Key Initiatives 1 Include in a proposed authorized Race to the Top program, modeled after the Race to the Top program authorized by the American Recovery and Reinvestment Act of 2009 (P.L. 111-5), eligibility criteria that will allow states to compete for authorized and appropriated grant funding for plans (such as 21st century readiness initiatives) that incorporate higher-order thinking skills (such as critical thinking and problem solving, communication, collaboration, and creativity and innovation) into areas of standards, assessments, accountability and educator quality. 2 in a proposed authorized Include Investing in Innovation program, modeled after the Investing in Innovation program authorized by the American Recovery and Reinvestment Act of 2009 (P.L. 111-5), eligibility criteria that will allow states to compete for authorized and appropriated grant funding for plans (such as 21st century readiness initiatives) that incorporate higher-order thinking skills (such as critical thinking and problem solving, communication, collaboration, and creativity and innovation) into areas of standards, assessments, accountability and educator quality. 3 eligibility criteria for programs Amend proposed to be consolidated into Effective Teaching and Learning programs in literacy, STEM (science, technology engineering and mathematics) and well-rounded education to allow states to compete for authorized and appropriated grant funding for plans (such as 21st century readiness initiatives) that incorporate higher-order thinking skills (such as critical thinking and problem solving, communication, collaboration, and creativity and innovation) into areas of standards, assessments, accountability and educator quality. 4 21st century readiness for Include every student as a cross-cutting priority for the U.S. Department of Education.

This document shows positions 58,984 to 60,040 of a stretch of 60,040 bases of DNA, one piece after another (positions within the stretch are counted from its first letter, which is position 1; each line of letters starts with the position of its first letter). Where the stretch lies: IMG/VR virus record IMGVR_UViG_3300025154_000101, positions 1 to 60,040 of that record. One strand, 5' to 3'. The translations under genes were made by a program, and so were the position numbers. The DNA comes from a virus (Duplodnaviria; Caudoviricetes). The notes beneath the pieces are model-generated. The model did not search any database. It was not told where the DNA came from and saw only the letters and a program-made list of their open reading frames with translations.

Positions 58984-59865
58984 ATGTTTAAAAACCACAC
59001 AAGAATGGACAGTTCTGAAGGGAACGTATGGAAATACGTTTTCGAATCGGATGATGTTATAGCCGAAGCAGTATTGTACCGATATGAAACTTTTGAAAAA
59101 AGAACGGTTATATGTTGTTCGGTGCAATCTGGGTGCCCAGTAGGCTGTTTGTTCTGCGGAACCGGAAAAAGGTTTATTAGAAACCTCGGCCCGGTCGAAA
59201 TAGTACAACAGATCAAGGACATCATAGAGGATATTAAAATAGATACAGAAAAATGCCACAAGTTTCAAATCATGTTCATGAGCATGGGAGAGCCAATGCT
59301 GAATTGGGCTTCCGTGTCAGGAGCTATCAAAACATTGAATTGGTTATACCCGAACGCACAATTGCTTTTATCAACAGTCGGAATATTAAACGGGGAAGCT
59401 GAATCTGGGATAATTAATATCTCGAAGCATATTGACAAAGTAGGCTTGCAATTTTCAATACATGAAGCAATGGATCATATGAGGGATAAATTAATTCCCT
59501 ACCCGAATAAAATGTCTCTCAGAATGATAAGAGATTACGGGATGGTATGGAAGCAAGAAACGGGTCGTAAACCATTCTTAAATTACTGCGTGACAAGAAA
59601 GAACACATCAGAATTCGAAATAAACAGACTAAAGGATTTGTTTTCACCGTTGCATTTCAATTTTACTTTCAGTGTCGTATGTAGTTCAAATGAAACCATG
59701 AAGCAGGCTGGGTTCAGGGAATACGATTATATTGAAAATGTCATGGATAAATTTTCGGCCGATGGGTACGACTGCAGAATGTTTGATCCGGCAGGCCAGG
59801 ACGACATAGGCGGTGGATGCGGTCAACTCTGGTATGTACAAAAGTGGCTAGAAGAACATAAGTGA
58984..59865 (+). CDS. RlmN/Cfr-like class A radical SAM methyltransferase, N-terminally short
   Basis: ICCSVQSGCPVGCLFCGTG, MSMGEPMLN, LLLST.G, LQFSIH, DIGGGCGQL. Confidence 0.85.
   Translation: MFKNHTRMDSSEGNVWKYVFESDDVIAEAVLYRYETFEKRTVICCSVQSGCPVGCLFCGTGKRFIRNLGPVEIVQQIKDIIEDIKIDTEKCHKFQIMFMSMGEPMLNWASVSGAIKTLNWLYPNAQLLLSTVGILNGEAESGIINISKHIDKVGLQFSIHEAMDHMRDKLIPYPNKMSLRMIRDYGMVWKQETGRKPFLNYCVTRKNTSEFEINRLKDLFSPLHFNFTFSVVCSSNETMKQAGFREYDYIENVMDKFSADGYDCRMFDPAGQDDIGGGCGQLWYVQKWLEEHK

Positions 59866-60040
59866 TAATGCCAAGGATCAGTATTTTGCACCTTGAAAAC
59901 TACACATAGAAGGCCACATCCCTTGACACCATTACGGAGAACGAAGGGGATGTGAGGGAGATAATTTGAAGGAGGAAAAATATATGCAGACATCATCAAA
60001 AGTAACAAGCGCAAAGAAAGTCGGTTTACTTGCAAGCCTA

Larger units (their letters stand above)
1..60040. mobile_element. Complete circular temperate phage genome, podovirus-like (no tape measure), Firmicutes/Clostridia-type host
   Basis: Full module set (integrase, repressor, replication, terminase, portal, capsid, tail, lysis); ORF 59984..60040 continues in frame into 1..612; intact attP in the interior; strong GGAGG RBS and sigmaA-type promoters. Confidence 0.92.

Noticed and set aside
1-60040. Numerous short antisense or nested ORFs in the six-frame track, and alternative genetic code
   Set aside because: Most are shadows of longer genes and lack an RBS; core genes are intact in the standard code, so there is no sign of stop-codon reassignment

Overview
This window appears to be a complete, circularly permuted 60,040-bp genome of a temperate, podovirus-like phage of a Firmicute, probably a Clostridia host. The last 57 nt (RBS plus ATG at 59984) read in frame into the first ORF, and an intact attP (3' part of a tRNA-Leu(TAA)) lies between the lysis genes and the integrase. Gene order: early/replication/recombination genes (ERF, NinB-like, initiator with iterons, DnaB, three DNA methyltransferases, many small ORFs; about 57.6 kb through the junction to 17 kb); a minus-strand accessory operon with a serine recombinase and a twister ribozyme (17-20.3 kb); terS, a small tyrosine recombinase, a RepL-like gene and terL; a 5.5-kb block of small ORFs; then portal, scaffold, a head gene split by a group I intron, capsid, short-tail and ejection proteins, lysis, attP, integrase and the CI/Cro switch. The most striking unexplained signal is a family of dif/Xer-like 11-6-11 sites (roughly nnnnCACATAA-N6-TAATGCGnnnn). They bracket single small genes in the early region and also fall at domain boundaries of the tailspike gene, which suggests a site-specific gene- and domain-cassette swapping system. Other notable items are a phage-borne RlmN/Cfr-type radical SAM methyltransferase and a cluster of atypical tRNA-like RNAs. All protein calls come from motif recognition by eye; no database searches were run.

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our mission To serve as a catalyst to position 21st century readiness at the center of US K12 education by building collaborative partnerships among education, business, community and government leaders.